Bethesda, Md - Once you register to vote in Maryland, you are registered for life.
Or in some cases even after death.
Election Integrity Maryland, a non-partisan group says after looking at only a one percent sample of registered Maryland voters, they found hundreds of people still on voter rolls that have died.
Some who have been dead for years.
"We found two voters who have died and voted after their day of death we confirmed our findings with the board of elections and voter vault which is a method of tracing voter history we found three voters who registered to vote after the date of death. " Election Integrity Founder Cathy Kelleher says.
In all, the group found more than 1500 dead voters still on the polls across the state in their sample.
Kelleher says their research shows that nursing homes and senior citizen apartments seem to show up the most.
She says at one nursing home, out of 90 registered voters 42 were dead but their names were still active on the voter rolls.
Kelleher she isn't alleging widespread fraud, she says she thinks most of this is the result of bad bookkeeping on behalf of the state and many local elections boards.
"If the state board of elections are relying on the Department of Health and Mental Hygiene as the sole source of the information why are we having all these dead people something's not working the other thing is the state of Maryland will not remove a dead voter if they died outside of the state of Maryland," Kelleher says.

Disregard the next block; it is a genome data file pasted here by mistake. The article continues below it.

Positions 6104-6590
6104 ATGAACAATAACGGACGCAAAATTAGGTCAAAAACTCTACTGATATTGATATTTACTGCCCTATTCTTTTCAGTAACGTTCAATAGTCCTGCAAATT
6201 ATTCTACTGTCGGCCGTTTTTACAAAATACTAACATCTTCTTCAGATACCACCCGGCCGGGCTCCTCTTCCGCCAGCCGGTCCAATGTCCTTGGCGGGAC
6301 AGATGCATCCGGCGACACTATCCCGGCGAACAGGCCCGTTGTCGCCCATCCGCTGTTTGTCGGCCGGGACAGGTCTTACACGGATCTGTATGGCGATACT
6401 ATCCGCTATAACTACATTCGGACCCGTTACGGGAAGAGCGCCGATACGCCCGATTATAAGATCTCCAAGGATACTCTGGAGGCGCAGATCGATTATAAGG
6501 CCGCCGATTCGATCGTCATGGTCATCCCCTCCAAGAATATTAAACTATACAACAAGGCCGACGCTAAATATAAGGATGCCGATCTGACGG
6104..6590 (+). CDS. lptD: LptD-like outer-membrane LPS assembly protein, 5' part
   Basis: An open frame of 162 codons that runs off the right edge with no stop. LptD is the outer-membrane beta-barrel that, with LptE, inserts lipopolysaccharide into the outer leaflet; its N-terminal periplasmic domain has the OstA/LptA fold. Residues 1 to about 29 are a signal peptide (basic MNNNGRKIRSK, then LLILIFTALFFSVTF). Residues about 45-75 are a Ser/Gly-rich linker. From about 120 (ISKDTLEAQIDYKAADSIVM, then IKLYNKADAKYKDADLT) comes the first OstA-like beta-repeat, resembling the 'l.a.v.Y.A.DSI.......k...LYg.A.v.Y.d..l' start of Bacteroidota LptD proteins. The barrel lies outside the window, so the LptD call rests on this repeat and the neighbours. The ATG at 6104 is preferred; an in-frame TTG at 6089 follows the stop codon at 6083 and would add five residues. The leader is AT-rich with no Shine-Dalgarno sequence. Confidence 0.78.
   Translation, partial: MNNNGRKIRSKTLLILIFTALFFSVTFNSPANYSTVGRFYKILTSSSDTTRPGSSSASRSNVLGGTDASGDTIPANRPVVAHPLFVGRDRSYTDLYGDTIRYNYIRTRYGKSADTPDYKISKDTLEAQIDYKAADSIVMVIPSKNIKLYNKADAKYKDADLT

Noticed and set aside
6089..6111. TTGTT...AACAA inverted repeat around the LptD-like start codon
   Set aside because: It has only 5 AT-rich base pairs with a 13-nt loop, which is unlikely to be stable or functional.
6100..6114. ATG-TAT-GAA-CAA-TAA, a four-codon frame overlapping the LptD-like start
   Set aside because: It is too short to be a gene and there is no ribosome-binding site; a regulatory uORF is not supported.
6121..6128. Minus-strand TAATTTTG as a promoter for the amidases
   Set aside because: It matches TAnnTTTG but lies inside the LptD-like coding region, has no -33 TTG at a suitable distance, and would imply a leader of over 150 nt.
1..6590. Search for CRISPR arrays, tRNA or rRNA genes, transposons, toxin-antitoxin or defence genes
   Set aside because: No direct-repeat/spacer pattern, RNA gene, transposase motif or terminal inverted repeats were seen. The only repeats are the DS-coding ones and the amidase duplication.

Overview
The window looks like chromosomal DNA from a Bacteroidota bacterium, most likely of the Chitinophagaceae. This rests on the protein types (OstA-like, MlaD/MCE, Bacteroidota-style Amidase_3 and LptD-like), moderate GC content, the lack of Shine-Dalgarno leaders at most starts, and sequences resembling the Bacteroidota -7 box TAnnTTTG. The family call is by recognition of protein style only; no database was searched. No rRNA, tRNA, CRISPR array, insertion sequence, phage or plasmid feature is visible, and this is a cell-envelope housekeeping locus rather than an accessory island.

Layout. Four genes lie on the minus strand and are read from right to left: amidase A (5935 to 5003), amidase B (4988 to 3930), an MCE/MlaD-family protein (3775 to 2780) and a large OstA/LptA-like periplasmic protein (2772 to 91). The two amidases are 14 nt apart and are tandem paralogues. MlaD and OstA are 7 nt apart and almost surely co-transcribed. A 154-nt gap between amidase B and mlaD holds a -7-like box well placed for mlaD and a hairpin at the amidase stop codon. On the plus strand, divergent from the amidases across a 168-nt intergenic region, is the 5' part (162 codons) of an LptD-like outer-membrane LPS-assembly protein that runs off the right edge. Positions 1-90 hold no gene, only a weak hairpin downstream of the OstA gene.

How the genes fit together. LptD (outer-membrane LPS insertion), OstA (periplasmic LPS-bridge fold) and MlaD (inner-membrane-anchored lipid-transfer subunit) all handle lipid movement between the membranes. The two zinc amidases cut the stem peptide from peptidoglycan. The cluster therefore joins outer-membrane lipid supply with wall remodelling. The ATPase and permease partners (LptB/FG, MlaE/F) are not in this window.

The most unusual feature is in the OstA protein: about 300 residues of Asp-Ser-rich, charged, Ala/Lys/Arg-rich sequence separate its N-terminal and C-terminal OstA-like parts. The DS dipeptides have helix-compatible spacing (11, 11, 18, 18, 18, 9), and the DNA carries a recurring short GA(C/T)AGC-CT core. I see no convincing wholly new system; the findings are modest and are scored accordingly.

But election officials say they have several checks in place to make sure that people who aren't supposed to vote don't vote.
Baltimore City Election Board Director Armistead Jones says every year they purge hundreds of voter's names from death list from the state, and from requests by family.
Jones says they have to be very careful.
"If we're not notified of a death then that name will be on the roster until we get some kind of notification. They are automatically purged that list comes in to us we used to get it in writing from the local court but now it's given to the state and the state purges those names from the voter rolls. " Jones says.
Kelleher says they sent the results of their research to the state and to local election boards but have not heard back from any of them about the findings.
Baltimore County Board of Elections Director Katie Brown says they reviewed the information from Election Integrity Maryland and will act if they find any issues.